Jeremiah Owyang at Web Strategy by Jeremiah
Jerry Hart at Blue Print to emarketing
Jerry Lopper at Personal Growth
Jessa at clairvoyantGuidance.net
Jessica Hagy at Indexed
Jim stroup at Managing Leadership
Jim Walton at Black In Business
JoLynn Braley at The Fit Shack
Joan Schramm at Accelerating Momentum
Joanna Young at Coaching Wizardry
Joanne at I’m Happy Fish
JodeeB at You Already Know This Stuff
Joe Vitale at Dr. Joe Vitale at Zero
John Pratt at John Pratt International
John Place at John Place Online
John W. McKenna at The Leadership Epidemic
John Wesley at Pick The Brain
Jon at Join The Secret
Jonathan at Smart Wealthy Rich and Freelance Folder
Jory Des Jardin at Pause: Meaningful Work
Josh Bickford at Reach For Magnificence and Reach for Magnificence
Josh Kaufman at The Personal MBA
Judy Martin at The Work/Life Monitor
Julia Rogers Hamrick at Julia’s Blog: Journal of the Journey Home to Eden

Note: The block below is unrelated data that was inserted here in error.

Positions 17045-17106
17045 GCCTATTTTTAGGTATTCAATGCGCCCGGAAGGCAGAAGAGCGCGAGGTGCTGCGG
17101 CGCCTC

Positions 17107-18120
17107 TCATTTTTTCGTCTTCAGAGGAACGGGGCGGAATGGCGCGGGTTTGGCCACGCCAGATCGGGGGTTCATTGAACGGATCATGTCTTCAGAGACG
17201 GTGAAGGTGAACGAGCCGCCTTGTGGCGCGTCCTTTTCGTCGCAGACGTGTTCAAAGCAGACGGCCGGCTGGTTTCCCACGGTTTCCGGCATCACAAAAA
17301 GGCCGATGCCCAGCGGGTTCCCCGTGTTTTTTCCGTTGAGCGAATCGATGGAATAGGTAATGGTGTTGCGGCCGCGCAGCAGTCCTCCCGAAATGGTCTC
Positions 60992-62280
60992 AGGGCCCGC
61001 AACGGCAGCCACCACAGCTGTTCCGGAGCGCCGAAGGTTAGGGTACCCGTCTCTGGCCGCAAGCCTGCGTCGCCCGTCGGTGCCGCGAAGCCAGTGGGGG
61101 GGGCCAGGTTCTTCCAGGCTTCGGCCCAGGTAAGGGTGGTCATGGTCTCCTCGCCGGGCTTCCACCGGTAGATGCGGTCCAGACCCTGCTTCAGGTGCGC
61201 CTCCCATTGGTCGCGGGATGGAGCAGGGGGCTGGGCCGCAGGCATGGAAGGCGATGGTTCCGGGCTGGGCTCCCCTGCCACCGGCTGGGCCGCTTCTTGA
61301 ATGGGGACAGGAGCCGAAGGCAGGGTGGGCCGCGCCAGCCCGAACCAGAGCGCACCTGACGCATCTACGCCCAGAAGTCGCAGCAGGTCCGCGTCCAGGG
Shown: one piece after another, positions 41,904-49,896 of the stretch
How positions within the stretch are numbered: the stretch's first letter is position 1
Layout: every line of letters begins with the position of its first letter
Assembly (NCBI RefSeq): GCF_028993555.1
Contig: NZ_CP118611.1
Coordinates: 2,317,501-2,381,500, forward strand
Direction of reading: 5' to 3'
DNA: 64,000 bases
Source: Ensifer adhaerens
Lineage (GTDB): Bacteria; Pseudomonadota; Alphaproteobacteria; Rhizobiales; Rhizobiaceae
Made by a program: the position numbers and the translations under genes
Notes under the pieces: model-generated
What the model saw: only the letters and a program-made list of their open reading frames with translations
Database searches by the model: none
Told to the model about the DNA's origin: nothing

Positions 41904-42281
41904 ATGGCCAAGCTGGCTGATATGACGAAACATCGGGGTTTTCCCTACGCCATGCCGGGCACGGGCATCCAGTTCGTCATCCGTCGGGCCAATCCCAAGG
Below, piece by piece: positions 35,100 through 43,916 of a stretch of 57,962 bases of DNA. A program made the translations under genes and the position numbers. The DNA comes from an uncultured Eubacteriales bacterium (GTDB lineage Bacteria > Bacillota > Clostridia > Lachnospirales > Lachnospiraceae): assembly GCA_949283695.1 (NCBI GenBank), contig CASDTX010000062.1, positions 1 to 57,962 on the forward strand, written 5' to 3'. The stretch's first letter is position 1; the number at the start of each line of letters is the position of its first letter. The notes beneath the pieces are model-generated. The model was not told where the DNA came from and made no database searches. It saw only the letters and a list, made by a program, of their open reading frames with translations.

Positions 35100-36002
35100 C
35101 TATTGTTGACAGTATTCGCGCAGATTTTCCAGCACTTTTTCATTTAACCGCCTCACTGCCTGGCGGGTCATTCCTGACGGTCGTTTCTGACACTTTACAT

Julie Bonner at Declutter It
Kailani at An Island Review
Kammie Kobyleski at Passion Meets Purpose
Karen at Journey with Water Learner
Karen Lynch at Live The Power
Karen Wallace at The Clearing Space
Karl Moore at Karl Blog.com
Karl Staib at Karl Staib.com
Kathy Mallary at Coaching Biz Tips
Keith Ferrazzi at Never Eat Alone
Kenton Whitman at kentonwhitman.com
Kevin Kinchen at Creative Power of Thought
Killeris at Attitude, The Ultimate Power
Kim and Jason at Escape Adulthood
Kim George at Doing What You Can Do
Kimber Chin at Client K
Kirk Nugent at Kirk Nugent.com
Kirsten Harrell at Ipopin
Krishna De at Biz Growth News and Todays Women in Business
K.L. Masina at Be Conscious Now
Leah Maclean at Working Solo